In one corner was Carl Icahn, the iconic grizzly bear of hedge
funds who, at 76, still instills fear in boardrooms ever since
he shot to prominence in the 1980s as the U.S.'s foremost
corporate raider. In the opposite corner was 46-year-old
William Ackman, sporting his trademark head of slick white hair
and appearing cool and collected.
|| Phone foes: Carl Icahn (top) and Bill
Photo credit: (Bloomberg)
Ackman, head of Pershing Square Capital Management, was all
polish, his delivery measured and even-toned. Icahn's rants by
contrast were long-winded riffs bordering on stream of
consciousness reflections laced with profanity. If the New
York-born Jew hailed from the South, his manner of speech would
be called "down home."
For about an hour, the two activists - Icahn mostly -
sparred and jabbed verbally, mesmerizing CNBC viewers with Wall
Street's version of reality TV. Yet, despite their apparent
differences, Icahn and Ackman share not a few common attributes
as hedge fund activists.
In some ways, Ackman seems like a younger version of Icahn,
given their investment styles and focus. Both spend the bulk of
their time targeting activist situations, and on occasion
ginning up publicity where they see fit. Unlike most hedge fund
managers, both are media savvy in their opportunism.
They both prefer to own a very small portfolio of stocks.
For example, last year Icahn owned long investments in 16 or 17
different companies, while Ackman owned nine longs, according
to regulatory filings. This does not include shorts, such as
Herbalife, which may not show up in regulatory filings for the
Both appear more comfortable investing in brand name
companies with high visibility. Ackman's third quarter holdings
included J.C. Penney, Burger King and Procter & Gamble.
Icahn owned shares of Navistar, Oshkosh, Take-Two Interactive
and Hain Celestial.
Like Icahn and other activists, Ackman will frequently
agitate, badger or sometimes bully his target into making
significant changes to its business - usually calling for the
sale of key assets or an outright sale of the company. In that
respect, they're no different from other investors who seek
some quick return from, say, a big one-time dividend payment to
Perhaps the biggest difference is that many of Icahn's most
successful investments have been in biotechnology, a sector
that Ackman has mostly avoided. Icahn's spotting of drug maker
ImClone Systems was particularly successful.
Asked for comments, Icahn disagreed with these comparisons.
He says when he and his team take control of companies, they
have little to do with day-to-day management or micro
decisions, suggesting that his nemesis tends to play that role.
Icahn cites an investment he made in Las Vegas hotel and casino
Stratosphere in the past decade, where he quadrupled his $300
million investment in five years. He also combined a cluster of
oil companies that he bought out of bankruptcy from 2000 to
2005 and scored a five times return when he sold them to
Sandridge Energy for $1.5 billion.
"We do what we are good at - financial structuring and being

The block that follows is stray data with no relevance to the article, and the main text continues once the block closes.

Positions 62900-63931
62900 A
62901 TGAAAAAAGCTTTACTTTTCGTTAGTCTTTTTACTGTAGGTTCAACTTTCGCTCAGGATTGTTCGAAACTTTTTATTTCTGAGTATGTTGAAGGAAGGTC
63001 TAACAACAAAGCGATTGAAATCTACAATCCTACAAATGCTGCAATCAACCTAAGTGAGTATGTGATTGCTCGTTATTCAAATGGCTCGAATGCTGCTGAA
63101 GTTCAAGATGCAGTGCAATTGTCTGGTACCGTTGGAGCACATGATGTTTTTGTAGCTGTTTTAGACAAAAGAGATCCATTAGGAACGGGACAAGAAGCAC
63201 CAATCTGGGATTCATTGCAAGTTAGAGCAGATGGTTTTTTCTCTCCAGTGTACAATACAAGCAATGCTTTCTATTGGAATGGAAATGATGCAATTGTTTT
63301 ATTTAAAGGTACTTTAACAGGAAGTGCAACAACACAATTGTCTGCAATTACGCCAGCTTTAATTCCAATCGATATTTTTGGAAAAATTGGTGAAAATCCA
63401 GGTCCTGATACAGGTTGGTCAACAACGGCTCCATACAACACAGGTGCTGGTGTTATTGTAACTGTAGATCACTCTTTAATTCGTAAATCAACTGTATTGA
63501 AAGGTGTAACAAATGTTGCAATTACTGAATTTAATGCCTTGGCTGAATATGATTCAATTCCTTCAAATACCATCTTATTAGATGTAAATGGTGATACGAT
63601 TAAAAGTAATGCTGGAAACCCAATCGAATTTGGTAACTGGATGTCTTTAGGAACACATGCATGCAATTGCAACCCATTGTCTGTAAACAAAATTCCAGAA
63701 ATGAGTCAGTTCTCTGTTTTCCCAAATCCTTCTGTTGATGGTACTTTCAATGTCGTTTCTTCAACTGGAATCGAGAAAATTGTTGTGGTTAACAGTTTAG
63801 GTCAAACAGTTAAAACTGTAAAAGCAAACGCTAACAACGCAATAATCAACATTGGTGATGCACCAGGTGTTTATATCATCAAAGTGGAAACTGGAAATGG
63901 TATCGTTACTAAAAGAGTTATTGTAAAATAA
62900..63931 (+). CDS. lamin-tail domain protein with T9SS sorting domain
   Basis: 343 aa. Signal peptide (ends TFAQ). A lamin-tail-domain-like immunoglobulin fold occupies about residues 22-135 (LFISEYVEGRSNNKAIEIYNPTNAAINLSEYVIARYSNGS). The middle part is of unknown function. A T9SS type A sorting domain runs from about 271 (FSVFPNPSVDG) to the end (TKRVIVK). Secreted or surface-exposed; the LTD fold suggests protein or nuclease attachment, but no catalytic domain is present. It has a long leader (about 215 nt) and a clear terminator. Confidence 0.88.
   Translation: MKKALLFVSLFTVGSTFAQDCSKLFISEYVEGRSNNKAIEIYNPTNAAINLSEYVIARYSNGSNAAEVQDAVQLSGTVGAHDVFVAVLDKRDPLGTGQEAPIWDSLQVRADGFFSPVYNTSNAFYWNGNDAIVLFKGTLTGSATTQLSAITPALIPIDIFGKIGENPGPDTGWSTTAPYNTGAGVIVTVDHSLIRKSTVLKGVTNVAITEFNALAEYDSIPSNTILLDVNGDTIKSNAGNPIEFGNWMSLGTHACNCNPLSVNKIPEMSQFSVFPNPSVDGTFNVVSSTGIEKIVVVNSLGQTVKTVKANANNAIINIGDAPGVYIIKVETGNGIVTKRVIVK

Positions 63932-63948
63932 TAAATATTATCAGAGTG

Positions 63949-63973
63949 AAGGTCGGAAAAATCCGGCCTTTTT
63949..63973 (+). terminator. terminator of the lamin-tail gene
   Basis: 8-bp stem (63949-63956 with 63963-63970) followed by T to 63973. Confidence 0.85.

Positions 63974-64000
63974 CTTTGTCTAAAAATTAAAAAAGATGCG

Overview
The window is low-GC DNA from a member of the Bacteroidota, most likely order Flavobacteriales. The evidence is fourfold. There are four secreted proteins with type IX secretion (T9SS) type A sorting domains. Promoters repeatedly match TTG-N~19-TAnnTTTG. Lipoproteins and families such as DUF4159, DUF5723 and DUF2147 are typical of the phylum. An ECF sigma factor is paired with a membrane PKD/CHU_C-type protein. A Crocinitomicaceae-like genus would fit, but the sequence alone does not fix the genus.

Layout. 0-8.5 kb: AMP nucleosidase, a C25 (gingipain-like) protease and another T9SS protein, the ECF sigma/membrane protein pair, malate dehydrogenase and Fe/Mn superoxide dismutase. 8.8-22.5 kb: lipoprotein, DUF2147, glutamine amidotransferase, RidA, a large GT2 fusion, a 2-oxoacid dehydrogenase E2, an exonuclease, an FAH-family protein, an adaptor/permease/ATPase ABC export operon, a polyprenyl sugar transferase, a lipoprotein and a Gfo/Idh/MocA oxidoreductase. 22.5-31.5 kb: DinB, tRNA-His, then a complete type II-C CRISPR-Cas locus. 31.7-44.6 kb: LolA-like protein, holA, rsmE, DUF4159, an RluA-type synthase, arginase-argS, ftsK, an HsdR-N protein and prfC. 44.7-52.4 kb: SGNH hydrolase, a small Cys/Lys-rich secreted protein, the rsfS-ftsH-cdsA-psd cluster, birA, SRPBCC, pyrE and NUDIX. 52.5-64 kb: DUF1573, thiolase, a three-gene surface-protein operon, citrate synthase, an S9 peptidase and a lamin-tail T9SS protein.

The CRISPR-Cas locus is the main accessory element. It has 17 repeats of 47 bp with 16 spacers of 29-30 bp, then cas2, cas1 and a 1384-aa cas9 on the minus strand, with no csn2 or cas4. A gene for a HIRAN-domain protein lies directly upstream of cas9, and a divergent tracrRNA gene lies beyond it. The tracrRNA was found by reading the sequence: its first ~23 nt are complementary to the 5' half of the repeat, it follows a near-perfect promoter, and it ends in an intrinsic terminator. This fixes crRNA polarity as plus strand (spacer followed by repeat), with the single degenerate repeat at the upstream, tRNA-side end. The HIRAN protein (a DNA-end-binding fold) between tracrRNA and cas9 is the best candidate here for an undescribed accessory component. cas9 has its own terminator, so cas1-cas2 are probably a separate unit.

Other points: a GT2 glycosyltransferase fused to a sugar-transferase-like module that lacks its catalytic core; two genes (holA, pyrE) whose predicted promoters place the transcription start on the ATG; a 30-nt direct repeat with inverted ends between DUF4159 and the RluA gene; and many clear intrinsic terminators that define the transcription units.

sure the numbers are coming in properly," Icahn maintains. "If
not, we find out why. And if we are not satisfied we bring in a
new CEO. We never become a second CEO." Another dig at
Icahn, who controls Icahn Enterprises, a $6 billion-market
cap, publicly traded company housing most of his investments,
also questions Ackman's penchant for taking very large stakes
in companies - as Pershing Square has done with J.C. Penney or
with Target several years ago. He says it makes Ackman
vulnerable if his firm faced a rash of redemptions: "We would
not concentrate as much capital as he does unless you have
enough permanent capital to back it up." (Ackman did not
respond to requests for comment.)
Ultimately, investors really care only about one thing:
returns. By that measure, Ackman and Icahn are pretty far
apart, according to our analysis covering eight years starting
2005. That was the year Ackman launched Pershing Square
International (Pershing Square LP was established the prior
year) and it was the first full year of operation for Icahn
Partners. (Icahn closed down his hedge fund to outside
investors in the middle of 2011. Nonetheless, we include
returns for the past two years).
From the analysis, Ackman clearly delivered better returns
than Icahn. His average annual return is slightly less than 18
percent, versus 12.75 percent for Icahn. In dollar terms, for
instance, if you invested $100 with each of them on January 1,
2005, you would have $342 if you gave it to Ackman or $223 if
you sent it to Icahn.
One of the major reasons for the difference is that Icahn
suffered one big loss year - he was down more than 35 percent
in 2008. Ackman had two losing years, but both were of lesser
magnitude. Although Icahn outperformed Ackman for the past two
years, Ackman outperformed Icahn in five of the six prior
The returns numbers cited here do not include Icahn's huge
gains from Stratosphere and the energy companies he sold to
Sandridge. Ackman's numbers also do not reflect his astounding
$1.8 billion loss in Pershing Square IV, a separate hedge fund
he created several years ago to invest solely in Target, when
its stock fell 90 percent in 2009.
If these investments were included in the main funds of the
two investors, their returns would be much closer to each
other, something Icahn was quick to point out.